------------------------------------------------------------------- Brownie Mary Could Use a Pick-Me-Up (San Francisco Chronicle columnist Scott Ostler notes "Brownie" Mary Rathbun, the 69-year-old grandmother who baked pot brownies for AIDS patients she knew from volunteering at San Francisco General Hospital, has been hospitalized herself after a recent fall. She'll be at Ralph K. Davies Medical Center a long time, but hardly anyone stops by. "It's sad," says a friend. "No one has brought Mary her favorite medicine.")Date: Mon, 14 Dec 1998 10:21:57 -0600 From: "Frank S. World" (email@example.com) Reply-To: firstname.lastname@example.org Organization: Rx Cannabis Now! http://www.geocities.com/CapitolHill/Lobby/7417/ To: DRCNet Medical Marijuana Forum (email@example.com) Subject: US CA: Brownie Mary Could Use a Pick-Me-Up Sender: firstname.lastname@example.org Excerpted from Scott Ostler's column in today's SF Chronicle: Source: San Francisco Chronicle Contact: email@example.com Website: http://www.sfgate.com/chronicle/ Pubdate: Monday, December 14, 1998 (c)1998 San Francisco Chronicle BROWNIE MARY COULD USE A PICK-ME-UP SCOTT OSTLER If all the people that Brownie Mary has comforted over the years were to visit her in the hospital, the room would be extremely crowded. Unfortunately, most of those people are dead. So Brownie Mary's hospital room is a very quiet place these days. Mary Rathbun is the 69-year-old grandmother who for years has baked marijuana brownies for ``my kids,'' the people dying of AIDS at San Francisco General, where she works as a volunteer. If Brownie Mary is a menace to society, someone forgot to tell the hospital, which has named her Volunteer of the Year several times. Now she's recovering from a fall. She'll be in the hospital (Ralph K. Davies Medical Center) a long time, but hardly anyone stops by. ``It's sad,'' says a friend. ``No one has brought Mary her favorite medicine.'' *** Date: Mon, 14 Dec 1998 12:10:02 -0800 From: Ted (Ted@rxcannabis.org) Organization: BRxCGC Newsgroups: sci.med.cannabis To: DRCNet Medical Marijuana Forum (firstname.lastname@example.org) CC: email@example.com Subject: Brownie Mary is in Hospital. Sender: firstname.lastname@example.org Brownie Mary (Mary Rathbun) is the 69~year-old grandmother who for years has baked marijuana brownies for "my kids," the people dying of AIDS at San Francisco General, where she worked as a volunteer. Mary's Brownies were the begining of the S.F. Medicinal Cannabis Movement. Now she's recovering from a fall. She'll be in the hospital (Ralph K. Davies Medical Center) a long time. We are asking you to show her your love, support and thanks by sending her a "get well" card. Mailing address: Mary Rathbun Rm # 159 c/o California Pacific Medical Center, Davies Campus Castro and Duboce SanFrancisco, CA 94114 *** From: Movement@webtv.net (Marianne Haas) Date: Mon, 14 Dec 1998 17:38:32 -0800 (PST) To: email@example.com Subject: Re: DPFCA: US CA: Brownie Mary Could Use a Pick-Me-Up Sender: firstname.lastname@example.org Reply-To: email@example.com Organization: DrugSense http://www.drugsense.org/dpfca/ The number you can reach Brownie Mary at is area code 415 565 6000 rm 159 bed a, but check with hospital operator. She hurt her arm, but is doing better according to her personal sitter nurse. Marianne *** [High Times interviewed "Brownie Mary" in the magazine's January 1993 issue while she was under indictment from a July 1992 bust. A follow-up article in June 1993 said: "Charged with possession for sale and distribution, she faced five years . . . because she had a previous marijuana felony on her record. But when her case reached the national media, the local prosecutor, Gene Tunney - who had sworn to give her the maximum allowable prison time - discovered that public sentiment was largely in Brownie Mary's favor. At a preliminary hearing he reduced the charges to misdemeanor possession. "In an unusual turn of events, Brownie Mary refused to plead guilty to the lesser charge, and the prosecutor then refused to prosecute the misdemeanor. 'Which essentially left the case dangling,' says David Nick, one of Rathbun's attorneys. Faced with a prosecutor unwilling to prosecute, the judge eventually dismissed all charges." (p. 23) - Portland NORML]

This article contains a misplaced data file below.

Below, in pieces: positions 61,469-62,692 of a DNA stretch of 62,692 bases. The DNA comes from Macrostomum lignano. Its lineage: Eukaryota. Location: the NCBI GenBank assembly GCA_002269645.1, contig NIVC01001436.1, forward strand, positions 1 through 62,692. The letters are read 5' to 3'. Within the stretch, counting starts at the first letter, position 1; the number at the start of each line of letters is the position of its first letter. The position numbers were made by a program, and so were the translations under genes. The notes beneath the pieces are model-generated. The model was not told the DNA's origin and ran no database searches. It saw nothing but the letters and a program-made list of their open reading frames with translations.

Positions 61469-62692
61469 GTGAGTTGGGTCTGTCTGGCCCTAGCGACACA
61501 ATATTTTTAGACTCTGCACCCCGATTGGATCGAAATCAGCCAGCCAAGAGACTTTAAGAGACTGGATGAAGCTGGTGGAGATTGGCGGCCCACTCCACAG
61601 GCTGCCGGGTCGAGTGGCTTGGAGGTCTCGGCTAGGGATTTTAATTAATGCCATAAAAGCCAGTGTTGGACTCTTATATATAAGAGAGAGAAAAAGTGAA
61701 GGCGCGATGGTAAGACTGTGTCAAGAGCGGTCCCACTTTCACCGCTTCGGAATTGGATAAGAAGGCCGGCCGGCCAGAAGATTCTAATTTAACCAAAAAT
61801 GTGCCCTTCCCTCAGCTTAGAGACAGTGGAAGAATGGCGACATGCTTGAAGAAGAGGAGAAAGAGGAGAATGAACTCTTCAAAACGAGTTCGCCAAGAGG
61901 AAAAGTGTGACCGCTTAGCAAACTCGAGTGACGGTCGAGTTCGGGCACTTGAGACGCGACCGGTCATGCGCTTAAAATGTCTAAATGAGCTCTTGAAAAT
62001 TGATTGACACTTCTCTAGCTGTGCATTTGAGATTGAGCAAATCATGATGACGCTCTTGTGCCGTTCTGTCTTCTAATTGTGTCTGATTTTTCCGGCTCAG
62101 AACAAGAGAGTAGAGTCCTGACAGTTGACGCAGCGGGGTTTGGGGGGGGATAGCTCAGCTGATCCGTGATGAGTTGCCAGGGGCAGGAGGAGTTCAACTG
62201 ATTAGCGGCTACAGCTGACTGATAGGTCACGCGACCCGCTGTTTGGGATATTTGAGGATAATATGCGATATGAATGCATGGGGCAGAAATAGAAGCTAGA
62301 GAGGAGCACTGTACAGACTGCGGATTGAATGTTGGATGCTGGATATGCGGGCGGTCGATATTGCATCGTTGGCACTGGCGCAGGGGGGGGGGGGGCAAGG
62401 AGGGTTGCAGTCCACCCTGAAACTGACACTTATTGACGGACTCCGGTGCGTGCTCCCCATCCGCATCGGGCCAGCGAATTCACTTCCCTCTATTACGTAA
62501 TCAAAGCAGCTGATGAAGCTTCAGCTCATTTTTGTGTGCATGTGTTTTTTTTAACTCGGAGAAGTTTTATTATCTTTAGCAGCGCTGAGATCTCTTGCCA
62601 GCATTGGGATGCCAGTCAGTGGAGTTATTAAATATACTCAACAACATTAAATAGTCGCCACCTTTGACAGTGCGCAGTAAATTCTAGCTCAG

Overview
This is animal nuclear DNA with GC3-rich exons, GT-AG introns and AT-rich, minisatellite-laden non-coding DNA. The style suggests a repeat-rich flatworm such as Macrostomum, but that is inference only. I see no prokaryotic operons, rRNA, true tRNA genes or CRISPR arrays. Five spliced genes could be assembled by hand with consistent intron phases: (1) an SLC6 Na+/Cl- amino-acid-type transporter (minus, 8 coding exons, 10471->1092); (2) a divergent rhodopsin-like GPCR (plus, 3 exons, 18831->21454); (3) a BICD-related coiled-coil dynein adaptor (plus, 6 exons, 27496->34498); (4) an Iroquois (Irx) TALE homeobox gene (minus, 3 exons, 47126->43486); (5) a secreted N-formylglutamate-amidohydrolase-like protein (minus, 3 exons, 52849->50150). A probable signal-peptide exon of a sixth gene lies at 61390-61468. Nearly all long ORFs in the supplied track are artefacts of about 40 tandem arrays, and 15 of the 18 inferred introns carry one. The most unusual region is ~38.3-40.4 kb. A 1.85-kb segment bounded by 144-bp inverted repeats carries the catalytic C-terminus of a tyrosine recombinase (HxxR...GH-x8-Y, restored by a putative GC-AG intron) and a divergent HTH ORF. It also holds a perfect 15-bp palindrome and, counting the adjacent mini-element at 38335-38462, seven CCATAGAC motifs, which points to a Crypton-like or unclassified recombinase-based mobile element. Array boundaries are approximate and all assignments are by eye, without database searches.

------------------------------------------------------------------- Inmates On Hold Burden Jails (The San Jose Mercury News says that even as crime in California falls to its lowest levels in decades, a ballooning population of prisoners awaiting trial is filling the state's county jails to record levels. Unsentenced inmates - men and women whom judges have refused to release until their cases go to trial and who cannot come up with bail - were once a minority in the state's jails. But in the past 10 years, their ranks have swollen by 50 percent, surpassing those jailed for minor crimes, according to statistics from the California Board of Corrections.) Date: Mon, 14 Dec 1998 18:54:22 -0800 From: firstname.lastname@example.org (MAPNews) To: email@example.com Subject: MN: US CA: Inmates On Hold Burden Jails Sender: firstname.lastname@example.org Reply-To: email@example.com Organization: Media Awareness Project http://www.mapinc.org/lists/ Newshawk: Marcus/Mermelstein Family (firstname.lastname@example.org) Pubdate: Mon, 14 Dec 1998 Source: San Jose Mercury News (CA) Contact: email@example.com Website: http://www.sjmercury.com/ Copyright: 1998 Mercury Center Author: Noam Levey INMATES ON HOLD BURDEN JAILS Fewer being let out while awaiting trial Even as crime in California falls to its lowest levels in decades, a ballooning population of prisoners awaiting trial is filling the state's county jails to record levels. Unsentenced inmates -- men and women whom judges have refused to release until their cases go to trial and who cannot pay the bail to get out -- were once a minority in the state's jails. But in the past 10 years, their ranks have swollen by 50 percent, surpassing those jailed for minor crimes, according to statistics from the California Board of Corrections. The population surge has accounted for nearly all the growth in county jail populations statewide since the late '80s. It has pushed up the costs of criminal justice and is prompting questions about how the courts are doing their job. In Santa Clara County, three of every five prisoners are unsentenced. In Alameda County, it is seven of 10. In San Mateo County, which has studied the problem extensively, a recent analysis of the county's courts suggests that the jail crunch may be the result of court decisions to release fewer people while their cases are processed. Judges in the Peninsula county said they were unaware of the trend and argue they are just watching out for the public's safety. But the plummeting release rates -- which have dropped by half since the early '90s -- are troubling county leaders who have been forced to scramble for money to watch the bulging jail population. ``It's incredibly frustrating,'' said San Mateo County Sheriff Don Horsley. ``If I had sentenced prisoners, I might be able to do something with them,'' he said, listing alternatives for sentenced inmates. ``With these unsentenced prisoners, I have no options. . . . They have to stay in jail.'' This population shift has not been cheap for California's counties, many of which have spent the past decade or more wrestling with serious overcrowding in their jails. Santa Clara County spent more than $65 million in the mid-'80s to build a new jail after being placed under court order to reduce crowding. San Mateo County completed its own new $35 million lockup in Redwood City four years ago. And just this fall, with that new jail filling to record levels primarily as a result of unsentenced inmates, San Mateo County was forced to commit $1.5 million more to hire sheriff's deputies to watch all the new inmates. San Mateo County this decade has not experienced the same level of increase as other counties around the state. There are still more sentenced than unsentenced inmates in San Mateo County's jails, according to the California Board of Corrections. Similar trend But San Mateo County is becoming more and more like its neighbors. While the number of sentenced inmates in the county has declined steadily over the past six years, the unsentenced population has increased by more than a third. Some county leaders, including the sheriff, lay responsibility for the increases squarely with the courts, who decide daily how many unsentenced prisoners will be locked up. Every afternoon, on the fourth floor of the San Mateo County Hall of Justice, a judge or commissioner reviews the day's crop of accused drug users, unlicensed drivers and the occasional murderer or rapist, and with a quick glance over each file, decides whether to set the accused free or to set bail and send the inmate back to jail. These decisions are usually made with information from the county bar association's Release on Own Recognizance Program, which interviews inmates before their ``in-custody hearings'' and recommends release for those who meet certain criteria, such as residency in the county and stable employment. Earlier this decade, about two-thirds of inmates who were recommended for release would be set free by the court at the in-custody hearing. Today, the release rate has dropped to 35 percent, according to an analysis prepared for the county by the program. Misdemeanor releases down And, the own recognizance program found, the release rate for those accused of misdemeanors has fallen most dramatically. At the same time, crime in the county is down. In the past year, as the number of unsentenced inmates in the county jail has increased most noticeably, arrests for violent felonies and violent misdemeanors have dropped, the program found. ``It's hard to understand why judges feel it's necessary to keep more people in jail,'' said San Mateo County Supervisor Rich Gordon, one of several county leaders who are questioning the court's decisions. Gordon and others are asking if judges are changing their approach to releasing those charged but not convicted of crimes. Members of the San Mateo County bench interviewed in recent weeks said they were unaware of this trend. And most categorically dismissed the idea that they are being tougher on unsentenced inmates. ``The judges who are doing the in-custody (hearings) are the same ones who have been doing them for 10 years,'' said San Mateo County's presiding judge, Judith Kozloski. ``I can't imagine there's been any change in the way they look at things.'' No decision Judge Richard Livermore, who started his career on the bench presiding over in-custody hearings in the early '90s and is now presiding over them again, said he knows of no decision to change the way the courts release prisoners. Most judges instead suggest that it is those arrested who have changed. ``It used to be that if a person was arrested and then released, he would come to court when he had to. Not anymore,'' said Judge Gregory Jensen, a 19-year veteran of the San Mateo County bench. ``People know that if you get arrested and released and you don't show up for court, you'll never be caught. . . . There's no more respect for the court.'' Jensen said the courts have been forced to keep people in jail so they don't run away while their cases are being processed. Others, including Commissioner Joseph Gruber, who presides over many of the county's in-custody hearings, said the courts are seeing more unsentenced inmates with long criminal records, who have violated their parole or who have illegally immigrated to this country. And, the 22-year veteran of the bench noted, as law enforcement has taken a more aggressive approach to domestic violence, he is seeing more accused spousal abusers. ``These are not people you want to just release back into their homes,'' Gruber said. There is some statistical evidence that some inmates at the in-custody hearings are different. Police are indeed arresting more people for domestic abuse. There are more inmates facing conviction under California's ``three strikes, you're out'' law. The ``three strikes'' law is prompting more accused felons to take their cases to trial and hence stay in jail longer, according to Bill Crout, deputy director of the Board of Corrections. But Crout and others say the law can only explain a portion of the growth statewide. Beyond this, there are few indications that those being denied release by the courts today are much different than those who were released five or six years ago. Released prisoners are in fact less likely to flee than they were earlier this decade, statistics from the own recognizance program show. In 1993, 11.1 percent of those released on their own recognizance by the courts did not return when scheduled. Last year, the failure to appear rate had declined to 8.6 percent, according to the program. It is unclear if those denied release are any more criminal today, but at least in the past year while release rates have continued to decline, the inmates appear to have become, if anything, less dangerous. Last year, 11.5 percent of those who were recommended for release but denied by the court were classified as higher-risk based on their criminal history. This year, just 7.7 percent were so classified, according to the own recognizance program. Police may, as Gruber suggested, be arresting more people wanted for parole violations or immigration problems, but these inmates would not affect the release rates because the program does not recommend them for release. Instead, county leaders are suggesting that the lower release rates most likely reflect the bench's increasingly hard-line approach toward everyone. ``The courts are becoming more and more just like us,'' Horsley said. ``They hear the politicians talking tough about crime. They see the new crime laws passed by the Legislature. . . . And they sense the mood of the public. Sensitive to critics ``They are stung by criticism of liberal judges who are soft on crime. Nobody wants to be the judge who releases a drunk driver who then hits a mother and child.'' This get-tough attitude has never pleased defense attorneys, but it is increasingly worrying some county leaders, who say the tough line taken toward unsentenced inmates is costing taxpayers millions while delivering little added security. ``There's no question we should be tough on crime,'' said county Supervisor Mike Nevin, a retired San Francisco police officer and one the court's harshest critics. ``But we have a responsibility to talk about who's in our jails and make sure we are locking up the right people.'' Some, including the sheriff, have suggested that inmates arrested for less serious crimes could be put on electronic monitoring or some other form of supervision while they await trial instead of being confined to the jail. But those ideas have attracted little interest from the bench. ``You have to consider the safety of the community,'' Kozloski said. ``It may be that (release) isn't granted as readily, but maybe that's as it should be. . . . I think that's what the people want.''